Hydro up for grabs at our expense

Letter to the editor of Peterborough This Week (Mar. 19, 2016) – Provincially, the sale of Hydro One and locally the sale of Peterborough’s public utility PDI are hot topics of late.  PDI’s report of only six months ago was all rainbows and roses and yet at the recent town hall meeting earlier this month, the sky is apparently about to fall and dire consequences will occur if PDI isn’t sold immediately!

While a huge majority of Peterborough residents don’t buy that nonsense and are quite pleased with their rates and service, our political leaders seem to be on the bandwagon ready to cash in.  Apparently they have forgotten whom they work for.

But this issue goes far deeper than the sale of our local public energy utility.  It is another example of creeping global privatization of publically owned utilities and services.  In the developed nations, this includes power generation and transmission, health care, educational institutions, mainstream media, telecommunication, transit and water supply and treatment.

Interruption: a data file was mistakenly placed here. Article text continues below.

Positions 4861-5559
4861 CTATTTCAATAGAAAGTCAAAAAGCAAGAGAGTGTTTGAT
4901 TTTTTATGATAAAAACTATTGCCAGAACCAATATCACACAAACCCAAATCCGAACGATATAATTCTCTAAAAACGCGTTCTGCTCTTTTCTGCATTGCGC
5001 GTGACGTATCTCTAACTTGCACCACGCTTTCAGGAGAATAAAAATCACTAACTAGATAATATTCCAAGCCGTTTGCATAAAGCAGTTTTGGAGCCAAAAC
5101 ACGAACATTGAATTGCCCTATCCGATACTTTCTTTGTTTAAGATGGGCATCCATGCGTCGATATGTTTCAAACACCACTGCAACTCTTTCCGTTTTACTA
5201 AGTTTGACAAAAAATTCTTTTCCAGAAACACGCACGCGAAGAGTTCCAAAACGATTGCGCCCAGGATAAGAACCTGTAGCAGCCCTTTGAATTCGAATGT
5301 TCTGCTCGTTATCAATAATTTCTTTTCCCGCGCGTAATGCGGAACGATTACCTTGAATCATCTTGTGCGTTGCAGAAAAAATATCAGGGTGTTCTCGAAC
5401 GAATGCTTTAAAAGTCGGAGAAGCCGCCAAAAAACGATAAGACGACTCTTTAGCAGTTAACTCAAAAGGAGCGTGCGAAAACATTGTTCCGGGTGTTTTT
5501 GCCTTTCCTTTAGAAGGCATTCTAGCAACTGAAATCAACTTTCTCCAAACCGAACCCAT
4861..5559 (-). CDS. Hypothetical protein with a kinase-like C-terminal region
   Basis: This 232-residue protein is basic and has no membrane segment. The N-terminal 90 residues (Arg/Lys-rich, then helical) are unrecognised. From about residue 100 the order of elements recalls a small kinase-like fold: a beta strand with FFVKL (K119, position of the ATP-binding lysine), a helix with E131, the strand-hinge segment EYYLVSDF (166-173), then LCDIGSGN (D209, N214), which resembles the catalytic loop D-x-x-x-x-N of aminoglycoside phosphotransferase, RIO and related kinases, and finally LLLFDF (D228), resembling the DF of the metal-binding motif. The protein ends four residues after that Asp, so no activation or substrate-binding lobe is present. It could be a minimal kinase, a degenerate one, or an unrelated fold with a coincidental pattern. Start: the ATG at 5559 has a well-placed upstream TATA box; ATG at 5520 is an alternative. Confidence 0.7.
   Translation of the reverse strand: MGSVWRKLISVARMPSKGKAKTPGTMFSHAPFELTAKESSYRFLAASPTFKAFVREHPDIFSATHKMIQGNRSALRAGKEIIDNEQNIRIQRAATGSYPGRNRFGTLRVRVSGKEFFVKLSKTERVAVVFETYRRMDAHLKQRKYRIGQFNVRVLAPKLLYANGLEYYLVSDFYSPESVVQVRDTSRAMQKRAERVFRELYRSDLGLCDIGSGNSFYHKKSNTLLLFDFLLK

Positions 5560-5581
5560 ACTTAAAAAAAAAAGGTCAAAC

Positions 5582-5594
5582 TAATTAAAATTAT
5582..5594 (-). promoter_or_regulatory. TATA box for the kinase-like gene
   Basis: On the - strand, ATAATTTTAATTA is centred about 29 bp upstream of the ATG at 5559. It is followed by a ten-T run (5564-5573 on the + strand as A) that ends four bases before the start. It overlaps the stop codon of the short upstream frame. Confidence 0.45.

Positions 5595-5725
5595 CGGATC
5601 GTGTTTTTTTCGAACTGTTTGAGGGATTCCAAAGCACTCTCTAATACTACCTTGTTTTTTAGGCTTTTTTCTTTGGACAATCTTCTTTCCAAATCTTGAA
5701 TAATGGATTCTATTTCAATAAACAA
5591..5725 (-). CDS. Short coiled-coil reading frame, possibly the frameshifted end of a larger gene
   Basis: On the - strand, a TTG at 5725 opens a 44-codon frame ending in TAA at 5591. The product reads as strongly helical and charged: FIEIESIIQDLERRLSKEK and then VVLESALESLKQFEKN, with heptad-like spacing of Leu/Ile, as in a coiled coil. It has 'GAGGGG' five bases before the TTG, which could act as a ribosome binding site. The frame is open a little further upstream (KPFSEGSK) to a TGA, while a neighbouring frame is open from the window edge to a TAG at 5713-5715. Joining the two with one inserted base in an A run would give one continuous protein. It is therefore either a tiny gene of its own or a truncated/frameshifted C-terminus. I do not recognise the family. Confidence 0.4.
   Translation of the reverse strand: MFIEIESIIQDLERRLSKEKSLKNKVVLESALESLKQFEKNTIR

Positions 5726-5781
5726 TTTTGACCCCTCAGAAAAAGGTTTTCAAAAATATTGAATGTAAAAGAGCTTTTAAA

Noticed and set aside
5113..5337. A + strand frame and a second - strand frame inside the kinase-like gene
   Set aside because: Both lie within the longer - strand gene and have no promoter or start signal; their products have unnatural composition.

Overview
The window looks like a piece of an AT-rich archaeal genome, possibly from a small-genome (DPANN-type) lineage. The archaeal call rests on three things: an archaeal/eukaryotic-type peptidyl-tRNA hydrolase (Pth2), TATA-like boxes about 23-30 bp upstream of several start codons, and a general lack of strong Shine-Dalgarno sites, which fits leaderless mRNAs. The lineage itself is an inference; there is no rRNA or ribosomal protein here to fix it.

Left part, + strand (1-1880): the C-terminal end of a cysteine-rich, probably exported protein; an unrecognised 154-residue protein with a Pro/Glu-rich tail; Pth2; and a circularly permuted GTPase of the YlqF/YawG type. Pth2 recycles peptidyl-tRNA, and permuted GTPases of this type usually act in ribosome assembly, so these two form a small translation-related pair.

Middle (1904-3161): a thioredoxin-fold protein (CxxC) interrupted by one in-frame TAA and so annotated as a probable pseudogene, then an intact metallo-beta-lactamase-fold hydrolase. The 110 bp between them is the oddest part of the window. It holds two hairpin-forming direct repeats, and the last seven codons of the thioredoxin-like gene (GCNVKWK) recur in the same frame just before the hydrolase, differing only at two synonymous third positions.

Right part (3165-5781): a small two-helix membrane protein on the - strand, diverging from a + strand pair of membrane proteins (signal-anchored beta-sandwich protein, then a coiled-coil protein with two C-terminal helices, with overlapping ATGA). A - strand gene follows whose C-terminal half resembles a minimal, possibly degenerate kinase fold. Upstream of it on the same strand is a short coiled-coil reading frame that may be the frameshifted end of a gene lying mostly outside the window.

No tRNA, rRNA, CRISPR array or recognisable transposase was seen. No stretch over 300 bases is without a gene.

Apart from loss of control, privatization means loss of access to information and accountability.  A private company answers only to a board and its shareholders.  And in the age of Trans Pacific Partnership-style trade agreements, it also means these companies don’t answer to sovereign governments either; from federal on down to municipal.

The effects of their activities on the environment for example cannot be challenged and local concerns will have no place in that world.A little research shows creeping corporatism is everywhere and politicians of every stripe are buying into it.  Conservative and Liberal labels have become meaningless and the vast majority of our so-called leaders have acquired a view that extends to the length of their term in office rather than what their actions may mean in the long term for us, our children or our grandchildren.

The trend I see for Ontario, which began in the 1990s, will ultimately lead to the sale of all of public hydro, perhaps to a Swiss or French conglomerate who will promptly park its head office and accounts in the Caribbean.  Real taxes paid on profits will be a pittance and reinvestment into local communities will become a distant memory.

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